Pics 'don't stop teen smokers'

Smokers in their teens are not put off cigarettes by graphic photos on the back of packs, according to researchers at the University of Stirling. The text-only warning were found to have even less of an effect.

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Put graphic images on both sides of the pack, say charity

Cancer research is pushing for graphic images to be on both sides of the pack so young smokers can be warned off the habit. Credit: PA

The Tobacco Journal's research into the relationship between teenagers and anti-smoking pictures on cigarettes packets has shown why graphic images need to be on both sides of the packaging, a health charity has said.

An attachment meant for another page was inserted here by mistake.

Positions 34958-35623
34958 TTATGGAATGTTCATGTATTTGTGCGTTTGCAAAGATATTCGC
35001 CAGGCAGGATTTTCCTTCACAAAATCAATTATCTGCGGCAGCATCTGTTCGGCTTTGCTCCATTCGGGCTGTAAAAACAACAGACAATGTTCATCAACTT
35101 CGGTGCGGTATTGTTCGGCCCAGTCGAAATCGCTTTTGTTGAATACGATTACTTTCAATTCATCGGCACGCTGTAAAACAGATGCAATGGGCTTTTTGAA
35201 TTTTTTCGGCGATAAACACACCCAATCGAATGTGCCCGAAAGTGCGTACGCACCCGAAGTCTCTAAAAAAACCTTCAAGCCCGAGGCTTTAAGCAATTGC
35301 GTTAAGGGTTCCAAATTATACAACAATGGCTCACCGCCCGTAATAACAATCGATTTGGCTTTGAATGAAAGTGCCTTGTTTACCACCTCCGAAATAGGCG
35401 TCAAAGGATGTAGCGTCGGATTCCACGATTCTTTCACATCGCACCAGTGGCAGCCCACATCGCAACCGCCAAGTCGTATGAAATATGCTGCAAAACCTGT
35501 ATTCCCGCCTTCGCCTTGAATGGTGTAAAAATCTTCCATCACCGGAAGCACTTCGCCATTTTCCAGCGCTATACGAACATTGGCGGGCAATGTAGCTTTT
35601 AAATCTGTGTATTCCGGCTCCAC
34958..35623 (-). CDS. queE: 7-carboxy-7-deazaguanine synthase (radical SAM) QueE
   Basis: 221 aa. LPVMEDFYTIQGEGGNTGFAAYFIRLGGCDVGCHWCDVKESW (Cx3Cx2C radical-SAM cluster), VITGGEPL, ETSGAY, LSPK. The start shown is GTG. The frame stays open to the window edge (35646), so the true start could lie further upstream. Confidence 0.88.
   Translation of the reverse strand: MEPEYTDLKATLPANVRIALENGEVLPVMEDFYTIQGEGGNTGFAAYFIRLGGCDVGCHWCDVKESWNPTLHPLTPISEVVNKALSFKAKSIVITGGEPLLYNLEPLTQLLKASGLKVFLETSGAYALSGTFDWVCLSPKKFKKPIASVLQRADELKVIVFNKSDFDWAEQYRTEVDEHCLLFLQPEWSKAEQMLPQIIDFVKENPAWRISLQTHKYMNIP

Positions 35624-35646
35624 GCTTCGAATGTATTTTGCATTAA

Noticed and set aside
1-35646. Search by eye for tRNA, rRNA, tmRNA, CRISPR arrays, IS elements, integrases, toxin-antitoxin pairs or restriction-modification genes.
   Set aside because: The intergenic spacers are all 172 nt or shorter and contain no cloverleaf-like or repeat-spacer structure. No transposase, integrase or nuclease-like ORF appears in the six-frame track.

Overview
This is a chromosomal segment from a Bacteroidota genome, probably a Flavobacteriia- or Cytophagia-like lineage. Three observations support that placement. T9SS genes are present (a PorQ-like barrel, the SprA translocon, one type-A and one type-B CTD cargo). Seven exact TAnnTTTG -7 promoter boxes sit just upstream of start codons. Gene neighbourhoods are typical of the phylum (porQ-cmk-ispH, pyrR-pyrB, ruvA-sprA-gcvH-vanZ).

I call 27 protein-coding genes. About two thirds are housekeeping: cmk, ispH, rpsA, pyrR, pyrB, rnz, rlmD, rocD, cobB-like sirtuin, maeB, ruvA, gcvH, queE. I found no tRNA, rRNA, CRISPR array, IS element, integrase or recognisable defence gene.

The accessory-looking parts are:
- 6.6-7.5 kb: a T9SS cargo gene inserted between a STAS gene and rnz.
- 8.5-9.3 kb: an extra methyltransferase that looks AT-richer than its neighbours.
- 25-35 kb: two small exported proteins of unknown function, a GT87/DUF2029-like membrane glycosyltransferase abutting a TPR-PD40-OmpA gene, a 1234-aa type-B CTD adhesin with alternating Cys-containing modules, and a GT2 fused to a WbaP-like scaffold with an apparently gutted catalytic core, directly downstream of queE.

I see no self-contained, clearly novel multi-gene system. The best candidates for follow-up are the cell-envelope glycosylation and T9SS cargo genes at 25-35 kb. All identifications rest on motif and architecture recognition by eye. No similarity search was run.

Alison Cox, head of tobacco policy for Cancer Research UK, explained:

"This research boosts the extensive evidence that picture health warnings are very effective in reminding smokers about the dangers of tobacco," she said.

"We know that well-placed picture warnings work and discourage young people from starting to smoke so we're delighted that the European Parliament will vote on legislation for picture warnings to appear on both sides of cigarette packs."

"UK law requires picture warnings to appear only on the back of the pack. This research shows why European legislation is so important."

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